7.Kobayashi C, Suda H. New electronic canal measuring device based on the ratio method. J Endod 1994;20:111-4.  Back to cited text no. 7  [PUBMED]  
8.Lauper R, Lutz F, Barbakow F. An invivo comparison of gradient and absolute impedence electronic apex locators. J Endod 1996;22:260-3.  Back to cited text no. 8  [PUBMED]  
9.Lucena-Martin C, Robles-Gijon V, Ferrer-Luque CM, De Mondelo JM. In vitro evaluation of the accuracy of three electronic apex locators. J Endod 2004;30:231-3.  Back to cited text no. 9    
10.Meares W, Steiman HR. The influence of sodium hypochlorite irrigation on the accuracy of the root ZX electronic apex locator. J Endod 2002;28:595-8.  Back to cited text no. 10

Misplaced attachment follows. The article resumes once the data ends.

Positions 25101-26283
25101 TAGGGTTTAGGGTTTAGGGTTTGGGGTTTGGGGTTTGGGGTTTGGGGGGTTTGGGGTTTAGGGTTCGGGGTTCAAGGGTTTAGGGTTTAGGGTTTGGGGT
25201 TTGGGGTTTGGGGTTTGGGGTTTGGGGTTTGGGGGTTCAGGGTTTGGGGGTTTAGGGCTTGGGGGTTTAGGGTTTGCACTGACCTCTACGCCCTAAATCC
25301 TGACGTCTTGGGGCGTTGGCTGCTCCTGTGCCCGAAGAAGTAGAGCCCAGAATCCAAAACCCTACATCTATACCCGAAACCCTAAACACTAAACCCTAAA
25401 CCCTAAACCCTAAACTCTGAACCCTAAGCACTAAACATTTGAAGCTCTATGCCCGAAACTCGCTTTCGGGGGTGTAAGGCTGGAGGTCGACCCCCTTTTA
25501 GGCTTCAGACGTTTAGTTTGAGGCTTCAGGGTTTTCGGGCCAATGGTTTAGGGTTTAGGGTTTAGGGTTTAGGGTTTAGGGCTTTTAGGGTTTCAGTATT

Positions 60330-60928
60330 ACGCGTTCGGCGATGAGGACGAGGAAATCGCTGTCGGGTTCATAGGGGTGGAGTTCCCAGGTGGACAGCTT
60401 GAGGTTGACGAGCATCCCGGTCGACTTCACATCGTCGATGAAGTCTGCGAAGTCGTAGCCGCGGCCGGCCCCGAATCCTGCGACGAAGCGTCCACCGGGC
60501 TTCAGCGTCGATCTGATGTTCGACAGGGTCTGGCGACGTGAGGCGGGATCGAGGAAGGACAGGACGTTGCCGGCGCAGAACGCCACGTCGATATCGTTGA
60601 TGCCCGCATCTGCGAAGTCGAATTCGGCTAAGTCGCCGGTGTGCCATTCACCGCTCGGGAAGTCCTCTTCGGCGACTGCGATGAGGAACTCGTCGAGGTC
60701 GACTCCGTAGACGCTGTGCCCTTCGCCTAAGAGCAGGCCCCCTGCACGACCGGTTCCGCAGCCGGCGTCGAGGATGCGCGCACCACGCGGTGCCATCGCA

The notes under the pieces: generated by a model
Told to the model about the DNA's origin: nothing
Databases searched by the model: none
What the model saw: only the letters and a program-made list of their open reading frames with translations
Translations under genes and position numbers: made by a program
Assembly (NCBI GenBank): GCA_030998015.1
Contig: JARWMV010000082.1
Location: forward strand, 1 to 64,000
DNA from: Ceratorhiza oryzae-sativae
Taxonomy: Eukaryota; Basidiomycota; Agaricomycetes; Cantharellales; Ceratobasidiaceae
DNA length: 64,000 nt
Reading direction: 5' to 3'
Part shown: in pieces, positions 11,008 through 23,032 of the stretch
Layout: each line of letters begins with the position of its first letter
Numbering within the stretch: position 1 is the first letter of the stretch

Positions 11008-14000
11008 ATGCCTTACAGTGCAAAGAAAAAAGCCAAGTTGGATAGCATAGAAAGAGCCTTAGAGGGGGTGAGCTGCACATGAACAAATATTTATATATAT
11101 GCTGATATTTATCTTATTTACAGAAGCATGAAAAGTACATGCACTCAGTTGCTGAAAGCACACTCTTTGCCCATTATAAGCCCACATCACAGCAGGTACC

11.Martinez-Lozano MA, Forner-Navarro L, Sanchez-Cortes JL, Llena-Puy C. Methodological considerations in the determination of working length. Int Endod J 2001;34:371-6.  Back to cited text no. 11    
12.Pratten DH, McDonald NJ. Comparison of radiographic and electronic working lengths. J Endods 1996;22:173-6.  Back to cited text no. 12    
13.Ricucci D, Langeland K. Apical limit of root canal instrumentation and obturation, part 2: a histological study. Int Endod J 1998;31:394-409.  Back to cited text no. 13  [PUBMED]  [FULLTEXT]
14.Weiger R, John C, Geigle H, Lost C. An in vitro comparison of two modern apex locators. J Endod 1999;25:765-8.  Back to cited text no. 14    

Correspondence Address:
Viresh Chopra
Flat No.1 Type Y block, Subharti Dental College, Meerut
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Source of Support: None, Conflict of Interest: None

DOI: 10.4103/0972-0707.44056

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  [Figure 1A], [Figure 1B], [Figure 1C], [Figure 2], [Figure 3], [Figure 4]

  [Table 1]